-Thomas Jefferson, 1811
Thomas Jefferson’s Monticello is hands down one of my favorite places on earth. When I first visited Monticello four years ago I had just started my gardening journey. Jefferson’s inspirational work with gardens and landscape definitely catapulted my interest and desire to make my small hobby into a large part of my life. This visit was such a joy because it was my first time visiting Monticello in the spring. The colors and smells were amazing and the gardens were already blooming. Spring in Zone 7 is a much different experience then spring in Zone 4b!
Thomas Jefferson’s garden served as a food source for his family table but also as a laboratory where he planted approximately 330 varieties of more then 70 species of vegetables. The garden evolved over many years and settled on its final design in 1809. The garden resembled a terraced shelf 80 feet wide and 1,000 feet long, cut into the hillside and supported by a massive stone wall. In the middle of the stone wall stands a pavilion that was used by Jefferson as his own personal retreat. The two acre garden included 24 growing beds, or “squares,” organized, at least in 1812, according to which part of the plant was harvested-“roots,” “leaves,” or “fruits”. Below the vegetable garden wall was a 6-acre orchard surrounding vineyards and berry squares. The fruit garden also included a nursery where Jefferson propagated special plants. Today the garden serves as a preservation seed bank of Jefferson-era and 19th-century vegetable varieties.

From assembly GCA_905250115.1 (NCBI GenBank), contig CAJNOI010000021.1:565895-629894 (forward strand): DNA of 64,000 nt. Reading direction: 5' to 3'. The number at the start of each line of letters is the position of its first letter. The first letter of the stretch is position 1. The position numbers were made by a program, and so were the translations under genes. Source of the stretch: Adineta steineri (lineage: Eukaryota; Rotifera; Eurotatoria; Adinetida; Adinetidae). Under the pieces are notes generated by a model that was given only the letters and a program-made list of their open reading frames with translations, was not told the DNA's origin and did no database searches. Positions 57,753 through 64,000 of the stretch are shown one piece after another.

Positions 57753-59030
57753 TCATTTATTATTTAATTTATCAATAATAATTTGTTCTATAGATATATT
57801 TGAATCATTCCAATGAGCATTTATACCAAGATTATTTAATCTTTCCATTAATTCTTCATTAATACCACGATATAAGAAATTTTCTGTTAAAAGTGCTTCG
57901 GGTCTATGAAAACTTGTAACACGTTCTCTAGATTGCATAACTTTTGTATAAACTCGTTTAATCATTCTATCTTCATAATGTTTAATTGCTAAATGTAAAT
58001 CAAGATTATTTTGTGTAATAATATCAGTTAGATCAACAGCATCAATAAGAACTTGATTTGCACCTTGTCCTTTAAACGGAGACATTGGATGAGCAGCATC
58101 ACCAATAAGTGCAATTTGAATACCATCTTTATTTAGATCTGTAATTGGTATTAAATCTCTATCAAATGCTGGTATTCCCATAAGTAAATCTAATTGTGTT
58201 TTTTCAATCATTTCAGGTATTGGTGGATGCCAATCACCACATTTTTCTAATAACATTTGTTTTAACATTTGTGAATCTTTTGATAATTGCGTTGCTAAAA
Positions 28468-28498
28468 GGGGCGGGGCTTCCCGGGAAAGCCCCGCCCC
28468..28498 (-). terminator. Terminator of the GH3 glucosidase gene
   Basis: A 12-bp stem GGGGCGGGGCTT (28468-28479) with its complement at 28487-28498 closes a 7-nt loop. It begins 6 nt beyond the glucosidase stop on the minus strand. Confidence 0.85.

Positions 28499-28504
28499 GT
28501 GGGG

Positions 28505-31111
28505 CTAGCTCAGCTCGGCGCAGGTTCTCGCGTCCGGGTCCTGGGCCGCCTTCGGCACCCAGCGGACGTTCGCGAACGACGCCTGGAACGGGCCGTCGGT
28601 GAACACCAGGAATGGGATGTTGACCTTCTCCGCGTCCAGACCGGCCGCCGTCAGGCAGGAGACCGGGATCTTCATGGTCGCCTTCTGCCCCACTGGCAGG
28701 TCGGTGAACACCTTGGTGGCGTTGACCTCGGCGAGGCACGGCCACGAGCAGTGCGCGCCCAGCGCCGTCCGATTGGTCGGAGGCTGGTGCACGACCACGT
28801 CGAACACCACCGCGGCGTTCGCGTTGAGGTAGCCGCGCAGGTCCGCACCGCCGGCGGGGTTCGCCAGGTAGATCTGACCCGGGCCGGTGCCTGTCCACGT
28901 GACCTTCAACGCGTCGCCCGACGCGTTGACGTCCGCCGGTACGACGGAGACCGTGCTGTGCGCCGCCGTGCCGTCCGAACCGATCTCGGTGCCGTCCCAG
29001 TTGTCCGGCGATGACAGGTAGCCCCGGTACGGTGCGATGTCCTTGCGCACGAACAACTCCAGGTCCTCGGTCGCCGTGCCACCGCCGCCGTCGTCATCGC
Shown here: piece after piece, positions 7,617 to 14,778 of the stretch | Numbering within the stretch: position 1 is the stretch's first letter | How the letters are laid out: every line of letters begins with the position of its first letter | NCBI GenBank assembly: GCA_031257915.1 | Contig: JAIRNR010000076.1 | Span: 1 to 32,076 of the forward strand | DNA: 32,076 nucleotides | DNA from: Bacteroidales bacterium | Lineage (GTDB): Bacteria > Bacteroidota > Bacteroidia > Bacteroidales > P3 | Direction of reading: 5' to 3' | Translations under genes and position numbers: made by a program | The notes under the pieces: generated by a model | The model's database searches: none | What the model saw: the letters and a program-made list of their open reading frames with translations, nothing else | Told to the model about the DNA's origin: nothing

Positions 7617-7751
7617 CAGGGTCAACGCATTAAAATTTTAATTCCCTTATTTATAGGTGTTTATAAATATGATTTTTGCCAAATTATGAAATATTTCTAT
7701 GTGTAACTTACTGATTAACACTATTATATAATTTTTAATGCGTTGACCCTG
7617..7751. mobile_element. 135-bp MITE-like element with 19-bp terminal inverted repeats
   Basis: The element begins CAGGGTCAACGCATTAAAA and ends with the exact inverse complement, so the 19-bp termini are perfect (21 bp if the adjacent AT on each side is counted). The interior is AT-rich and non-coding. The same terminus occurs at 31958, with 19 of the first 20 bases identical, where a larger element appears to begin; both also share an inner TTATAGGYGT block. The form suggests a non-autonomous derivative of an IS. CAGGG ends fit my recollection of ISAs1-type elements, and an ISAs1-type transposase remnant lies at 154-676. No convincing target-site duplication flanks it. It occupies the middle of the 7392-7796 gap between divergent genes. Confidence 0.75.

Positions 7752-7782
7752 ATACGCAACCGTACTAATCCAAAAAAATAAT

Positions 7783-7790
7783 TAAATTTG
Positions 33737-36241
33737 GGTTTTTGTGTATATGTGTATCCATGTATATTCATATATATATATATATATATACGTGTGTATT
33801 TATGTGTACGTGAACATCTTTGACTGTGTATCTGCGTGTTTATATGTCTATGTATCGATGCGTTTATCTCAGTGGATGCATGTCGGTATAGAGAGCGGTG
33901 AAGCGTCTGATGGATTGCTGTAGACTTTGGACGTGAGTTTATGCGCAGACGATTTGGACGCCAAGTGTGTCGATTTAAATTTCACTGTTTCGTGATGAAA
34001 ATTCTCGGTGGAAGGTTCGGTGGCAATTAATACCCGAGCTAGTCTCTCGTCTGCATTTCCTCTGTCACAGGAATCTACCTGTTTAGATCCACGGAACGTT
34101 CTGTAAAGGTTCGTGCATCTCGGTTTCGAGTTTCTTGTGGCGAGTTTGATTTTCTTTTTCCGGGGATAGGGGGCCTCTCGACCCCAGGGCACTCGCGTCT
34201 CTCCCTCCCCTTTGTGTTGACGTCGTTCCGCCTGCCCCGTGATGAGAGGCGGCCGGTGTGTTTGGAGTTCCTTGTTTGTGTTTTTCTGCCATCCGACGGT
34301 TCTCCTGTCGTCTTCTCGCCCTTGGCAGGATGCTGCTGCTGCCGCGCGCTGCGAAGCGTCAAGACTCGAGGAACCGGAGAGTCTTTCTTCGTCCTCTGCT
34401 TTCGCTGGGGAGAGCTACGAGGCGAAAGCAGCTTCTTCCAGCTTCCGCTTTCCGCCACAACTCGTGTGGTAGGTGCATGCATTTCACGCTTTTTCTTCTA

The Bean Arbor
The beauty and inspiration of Monticello gets me every time. I could have sat in his vegetable garden for hours, but little boys need to be fed and naptime is inevitable. I highly suggest to anyone who has a love of gardening, American history, sustainability or just loves beautiful scenery to visit Monticello. Thank goodness my sister lives in Charlottesville, VA because I can visit it every time I visit her. If you live close to Virginia check out Monticello's event calendar. They have an abundance of educational opportunities and events that sound amazing. In the next few years, I am making it my goal to attend their annual Harvest Festival. This years keynote speaker is Joel Salatin, from Polyface Farm.
I hope these pictures inspire you to get out and get your hands dirty. Even if your garden is just a couple pots on a window sill, or if it as big as Jefferson’s, there is something so beautiful and rewarding in growing your own food. Jefferson said it best “ No occupation is so delightful to me as the culture of the earth, and no culture comparable to that of the garden.”